SAVANNAH, Ga. — A federal judge on Monday threw out race discrimination claims by a former Savannah restaurant manager whose lawsuit against Paula Deen has cost the celebrity cook a chunk of her culinary empire.
Lisa Jackson sued Deen and her brother, Bubba Hiers, last year, saying she suffered from sexual harassment and racially offensive talk and employment practices that were unfair to black workers during her five years as a manager of Uncle Bubba’s Seafood and Oyster House. Deen is co-owner of the restaurant, which is primarily run by her brother.
The claims of race discrimination by Jackson, who is white, were gutted in the 20-page opinion by U.S. District Court Judge William T. Moore Jr. He agreed with lawyers for Deen and Hiers that Jackson has no standing to sue her former employers for what she claims was poor treatment of black workers, regardless of her claims that she was offended and placed under additional stress.
Jackson, at best, “is an accidental victim of the alleged racial discrimination,” Moore said in his ruling. “There are no allegations that defendant Hiers’ racially offensive comments were either directed toward plaintiff or made with the intent to harass her.”
The ruling lets stand Jackson’s claims that Hiers sexually harassed her when she worked at the restaurant from 2005 to 2010. The judge said he was reserving the chance to rule on requests to dismiss other claims.
The judge said that to allow Jackson to seek legal recourse for discrimination directed toward other workers “would serve to conscript federal courts as human resource departments that are responsible for imposing and monitoring a federally created standard for harmony in the workplace.”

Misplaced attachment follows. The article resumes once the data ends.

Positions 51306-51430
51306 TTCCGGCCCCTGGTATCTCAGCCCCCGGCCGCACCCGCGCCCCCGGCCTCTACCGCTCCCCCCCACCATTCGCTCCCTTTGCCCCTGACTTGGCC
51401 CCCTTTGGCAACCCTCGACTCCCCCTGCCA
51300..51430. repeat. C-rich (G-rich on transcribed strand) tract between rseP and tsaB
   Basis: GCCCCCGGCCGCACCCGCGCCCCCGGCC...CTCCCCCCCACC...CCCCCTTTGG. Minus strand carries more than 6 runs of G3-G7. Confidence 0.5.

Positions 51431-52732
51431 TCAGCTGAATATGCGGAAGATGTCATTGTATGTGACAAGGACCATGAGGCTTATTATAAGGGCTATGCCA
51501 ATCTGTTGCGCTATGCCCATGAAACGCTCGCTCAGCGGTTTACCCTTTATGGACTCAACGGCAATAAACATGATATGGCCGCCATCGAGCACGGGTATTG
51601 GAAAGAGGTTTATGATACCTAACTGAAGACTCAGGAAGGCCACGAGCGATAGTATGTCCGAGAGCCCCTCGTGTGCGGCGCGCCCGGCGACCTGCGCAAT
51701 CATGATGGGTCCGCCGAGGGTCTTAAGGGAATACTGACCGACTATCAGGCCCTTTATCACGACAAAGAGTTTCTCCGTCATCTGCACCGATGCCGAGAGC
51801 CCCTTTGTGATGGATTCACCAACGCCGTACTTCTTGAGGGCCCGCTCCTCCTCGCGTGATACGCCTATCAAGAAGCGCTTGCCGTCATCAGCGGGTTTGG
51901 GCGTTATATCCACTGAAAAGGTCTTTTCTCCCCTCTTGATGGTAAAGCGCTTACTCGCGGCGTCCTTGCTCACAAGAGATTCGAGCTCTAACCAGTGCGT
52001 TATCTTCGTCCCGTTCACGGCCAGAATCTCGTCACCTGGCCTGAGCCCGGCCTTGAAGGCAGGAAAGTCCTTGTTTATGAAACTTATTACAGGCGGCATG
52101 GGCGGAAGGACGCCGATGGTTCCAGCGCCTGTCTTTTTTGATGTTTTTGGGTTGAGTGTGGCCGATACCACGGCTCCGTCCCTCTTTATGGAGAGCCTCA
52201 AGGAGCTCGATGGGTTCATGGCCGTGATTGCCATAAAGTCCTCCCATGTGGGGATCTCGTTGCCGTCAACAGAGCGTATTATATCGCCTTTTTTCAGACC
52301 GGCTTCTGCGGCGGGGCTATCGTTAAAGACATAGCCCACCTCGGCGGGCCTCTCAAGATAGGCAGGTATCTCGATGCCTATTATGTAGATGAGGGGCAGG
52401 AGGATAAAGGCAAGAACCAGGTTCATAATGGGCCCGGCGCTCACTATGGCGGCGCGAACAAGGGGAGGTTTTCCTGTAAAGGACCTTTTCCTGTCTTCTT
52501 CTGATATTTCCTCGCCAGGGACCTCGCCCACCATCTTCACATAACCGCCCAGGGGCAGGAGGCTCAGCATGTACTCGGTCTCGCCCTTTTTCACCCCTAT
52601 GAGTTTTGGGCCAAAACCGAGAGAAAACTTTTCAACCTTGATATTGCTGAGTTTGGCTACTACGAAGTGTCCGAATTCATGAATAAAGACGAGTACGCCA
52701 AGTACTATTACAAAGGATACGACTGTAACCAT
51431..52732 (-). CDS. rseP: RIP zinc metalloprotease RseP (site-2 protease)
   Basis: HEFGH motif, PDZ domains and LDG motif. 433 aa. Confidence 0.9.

Jackson’s claims have resulted in serious damage to Deen’s image. Jackson’s lawyer questioned Deen under oath in May when she acknowledged having used racial slurs in the past. The backlash caused Food Network, sponsors and business partners to drop her.
Deen’s publicist issued an upbeat statement Monday: “We are pleased with the court’s ruling today … (Ms. Deen) is confident that those who truly know how she lives her life know that she believes in equal opportunity, kindness and fairness for everyone,” Elana Weiss said in an e-mailed statement.
Jackson’s attorney, Matthew Billips, did not immediately return a phone call seeking comment. Attorneys for Deen and Hiers also did not immediately return phone calls.
The judge’s decision comes a month after Deen and Hiers dumped their attorneys and hired a new legal team. But the court motions seeking dismissal for all race-based claims in the case were filed in December, months before those changes were made.
In her lawsuit, Jackson had claimed Hiers frequently made jokes containing racial slurs at work and prohibited black workers from using the restaurant’s front entrance and customer restrooms. She said she was personally offended because she had biracial nieces.
Attorneys for Deen have said in court filings that Jackson’s lawsuit was based on “scurrilous and false claims.” They said before Jackson filed suit, she threatened to embarrass Deen publicly unless she paid the ex-employee “huge sums of money.”